LORE: LOop Repository for the Evaluation of compilers
A significant fraction of program execution time is consumed by loops for a large class of programs. For this reason, numerous loop optimization techniques have been designed and are today deployed in all major compilers. These optimizations transform loops into semantically equivalent versions that exhibit better locality, require less computation, and/or take advantage of the parallelism of vector devices and/or multicores. Compiler optimizations enhance programability and enable machine independence. The ultimate goal of research in automatic program optimization is to enable programmers to focus on the preparations of readable and correct code because they can rely on compilers to generate highly efficient code for each target machine. It is well known that we are far from reaching its ultimate goal and that compilers today are brittle in that it is impossible to know before hand if they will be able to generate a highly efficient version of the code or if, on the contrary, it will be necessary to devote considerable time to manually transform the code for good performance.
Clearly, there is much room for advances in compiler technology. An important enabler of these future advances is data on the effectiveness of compilers on different classes of codes and target machines, the progress of compilers across successive versions, and the effectiveness of transformations in isolation and when combined with other transformations. While some of this data can be found in the literature, in many cases compiler studies are confined to a few codes, which are not always widely available. In addition, there is little in the area of historical data that shows how much progress compiler technology has made in terms of delivering performance.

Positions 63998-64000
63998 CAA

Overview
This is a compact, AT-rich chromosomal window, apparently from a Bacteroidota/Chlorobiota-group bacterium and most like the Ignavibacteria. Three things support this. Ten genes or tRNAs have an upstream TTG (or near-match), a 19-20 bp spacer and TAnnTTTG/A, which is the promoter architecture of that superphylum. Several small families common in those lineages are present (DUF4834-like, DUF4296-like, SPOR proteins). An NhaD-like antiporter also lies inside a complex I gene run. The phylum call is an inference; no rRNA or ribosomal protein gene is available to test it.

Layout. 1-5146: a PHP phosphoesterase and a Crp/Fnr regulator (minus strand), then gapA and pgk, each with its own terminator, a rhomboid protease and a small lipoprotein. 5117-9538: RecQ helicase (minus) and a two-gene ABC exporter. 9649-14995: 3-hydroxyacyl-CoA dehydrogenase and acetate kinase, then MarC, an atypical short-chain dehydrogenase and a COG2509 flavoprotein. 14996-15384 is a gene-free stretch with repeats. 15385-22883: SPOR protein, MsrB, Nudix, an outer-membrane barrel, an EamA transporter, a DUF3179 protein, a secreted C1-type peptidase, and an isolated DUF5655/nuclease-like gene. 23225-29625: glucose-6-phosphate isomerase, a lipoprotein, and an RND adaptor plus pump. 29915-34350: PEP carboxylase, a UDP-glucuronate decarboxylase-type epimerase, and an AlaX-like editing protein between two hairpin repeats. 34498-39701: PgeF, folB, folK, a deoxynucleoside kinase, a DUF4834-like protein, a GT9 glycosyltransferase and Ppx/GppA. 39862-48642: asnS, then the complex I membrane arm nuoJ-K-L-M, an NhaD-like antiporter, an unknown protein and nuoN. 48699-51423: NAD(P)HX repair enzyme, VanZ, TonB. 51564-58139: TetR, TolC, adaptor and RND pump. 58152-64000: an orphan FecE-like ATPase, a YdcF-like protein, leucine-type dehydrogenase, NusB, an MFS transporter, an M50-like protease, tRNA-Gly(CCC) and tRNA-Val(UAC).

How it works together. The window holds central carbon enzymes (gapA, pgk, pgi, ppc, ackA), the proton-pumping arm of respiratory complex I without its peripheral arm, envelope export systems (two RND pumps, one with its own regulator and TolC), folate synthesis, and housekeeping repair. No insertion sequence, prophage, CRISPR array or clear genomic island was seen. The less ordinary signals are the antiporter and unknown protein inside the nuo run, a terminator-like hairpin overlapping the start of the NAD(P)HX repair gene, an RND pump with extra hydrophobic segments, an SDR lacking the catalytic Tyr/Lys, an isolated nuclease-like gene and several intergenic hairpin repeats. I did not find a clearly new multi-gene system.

What is LORE
LORE maintains a large amount of C language for loop nests extracted from popular benchmarks, libraries, and real applications. It also describes the infrastructure that builds and maintains the repository. In the repository, each loop nest has been compiled, transformed, executed, and measured independently. These loops cover a variety of properties that can be used by the compiler community to evaluate loop optimization experiments using a broad and representative collection of loops.
[ hidden during paper review ]